- intensive care,
- intensive care unit,
- intention movement,
- intention spasm,
- intention tremor,
Origin of intent1
Word Origin for intent
"purpose," early 13c., from Old French entente, from Latin intentus "a stretching out," in Late Latin "intention, attention," noun use of past participle of intendere "stretch out, lean toward, strain," literally "to stretch out" (see intend).
"very attentive," late 14c., from Latin intentus "attentive, eager, waiting, strained," past participle of intendere "to strain, stretch" (see intend). Related: Intently.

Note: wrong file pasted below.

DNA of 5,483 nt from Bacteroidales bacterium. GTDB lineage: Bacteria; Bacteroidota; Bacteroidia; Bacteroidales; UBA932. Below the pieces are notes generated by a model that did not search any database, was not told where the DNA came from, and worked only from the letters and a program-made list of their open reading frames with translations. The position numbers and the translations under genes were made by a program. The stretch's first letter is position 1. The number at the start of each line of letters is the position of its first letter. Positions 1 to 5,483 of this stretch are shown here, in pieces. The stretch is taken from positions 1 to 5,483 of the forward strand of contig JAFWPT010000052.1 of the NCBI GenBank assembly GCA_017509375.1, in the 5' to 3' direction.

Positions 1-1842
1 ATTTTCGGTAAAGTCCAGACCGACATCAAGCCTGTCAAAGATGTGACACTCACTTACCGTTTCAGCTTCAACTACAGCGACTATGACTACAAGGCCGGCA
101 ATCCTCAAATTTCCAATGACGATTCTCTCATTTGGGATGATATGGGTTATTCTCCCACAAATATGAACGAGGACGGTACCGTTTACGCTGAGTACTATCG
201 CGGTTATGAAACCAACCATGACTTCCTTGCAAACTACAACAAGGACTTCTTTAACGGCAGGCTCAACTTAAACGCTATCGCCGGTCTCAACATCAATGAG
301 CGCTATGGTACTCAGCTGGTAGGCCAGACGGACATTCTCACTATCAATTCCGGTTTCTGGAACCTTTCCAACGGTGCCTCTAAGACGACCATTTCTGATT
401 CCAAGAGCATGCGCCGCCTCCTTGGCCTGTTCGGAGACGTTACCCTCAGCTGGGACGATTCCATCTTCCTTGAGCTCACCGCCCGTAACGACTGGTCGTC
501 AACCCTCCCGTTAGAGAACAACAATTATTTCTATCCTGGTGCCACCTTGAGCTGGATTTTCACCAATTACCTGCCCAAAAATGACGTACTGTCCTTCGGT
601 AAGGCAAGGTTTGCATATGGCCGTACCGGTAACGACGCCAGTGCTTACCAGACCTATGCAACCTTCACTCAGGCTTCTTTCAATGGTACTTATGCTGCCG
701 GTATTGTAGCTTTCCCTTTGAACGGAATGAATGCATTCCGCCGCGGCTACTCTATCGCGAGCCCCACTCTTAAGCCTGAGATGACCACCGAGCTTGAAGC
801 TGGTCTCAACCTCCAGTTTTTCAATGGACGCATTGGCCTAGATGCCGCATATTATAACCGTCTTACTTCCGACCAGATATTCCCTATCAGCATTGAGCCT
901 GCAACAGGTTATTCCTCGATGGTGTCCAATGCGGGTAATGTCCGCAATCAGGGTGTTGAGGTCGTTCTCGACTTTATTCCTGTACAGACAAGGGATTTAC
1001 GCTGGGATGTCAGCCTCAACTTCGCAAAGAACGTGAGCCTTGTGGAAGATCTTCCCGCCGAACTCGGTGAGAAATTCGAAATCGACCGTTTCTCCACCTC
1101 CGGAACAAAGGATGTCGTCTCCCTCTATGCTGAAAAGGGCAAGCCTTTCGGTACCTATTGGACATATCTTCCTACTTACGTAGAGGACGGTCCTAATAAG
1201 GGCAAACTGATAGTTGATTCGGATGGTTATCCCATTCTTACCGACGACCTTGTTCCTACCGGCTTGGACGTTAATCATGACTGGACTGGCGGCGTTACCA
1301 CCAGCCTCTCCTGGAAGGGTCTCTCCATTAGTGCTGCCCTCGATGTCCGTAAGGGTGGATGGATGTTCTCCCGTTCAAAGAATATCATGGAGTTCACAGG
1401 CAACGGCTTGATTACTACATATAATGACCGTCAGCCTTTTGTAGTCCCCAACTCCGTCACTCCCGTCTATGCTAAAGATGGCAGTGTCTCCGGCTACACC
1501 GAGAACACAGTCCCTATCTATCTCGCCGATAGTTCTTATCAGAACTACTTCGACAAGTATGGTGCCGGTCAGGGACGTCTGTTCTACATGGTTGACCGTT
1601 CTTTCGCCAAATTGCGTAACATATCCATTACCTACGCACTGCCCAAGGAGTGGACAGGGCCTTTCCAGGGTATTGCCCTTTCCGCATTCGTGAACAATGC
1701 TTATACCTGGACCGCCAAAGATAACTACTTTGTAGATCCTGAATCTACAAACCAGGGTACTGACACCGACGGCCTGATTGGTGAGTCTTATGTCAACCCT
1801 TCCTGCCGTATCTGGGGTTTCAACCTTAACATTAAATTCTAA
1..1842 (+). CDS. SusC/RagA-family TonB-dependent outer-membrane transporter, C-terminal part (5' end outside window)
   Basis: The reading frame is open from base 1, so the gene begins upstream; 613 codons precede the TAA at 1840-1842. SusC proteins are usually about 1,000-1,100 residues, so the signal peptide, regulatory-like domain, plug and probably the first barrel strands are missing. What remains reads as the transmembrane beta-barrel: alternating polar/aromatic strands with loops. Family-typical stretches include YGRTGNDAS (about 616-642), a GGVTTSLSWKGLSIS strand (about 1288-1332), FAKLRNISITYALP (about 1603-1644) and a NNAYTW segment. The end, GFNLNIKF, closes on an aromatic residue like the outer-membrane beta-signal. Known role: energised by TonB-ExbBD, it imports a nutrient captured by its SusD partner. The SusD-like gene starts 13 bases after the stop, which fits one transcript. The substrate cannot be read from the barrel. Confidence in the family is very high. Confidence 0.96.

to all intents and purposes
Also, for all intents and purposes; for all practical purposes. In every practical sense, virtually. For example, For all intents and purposes the case is closed, or For all practical purposes the Vice-President is the chief executive while the President is in the hospital. The first phrase, dating from the 1500s, originated in English law, where it was to all intents, constructions, and purposes. A shorter synonym is in effect, def. 1.
see to all intents and purposes.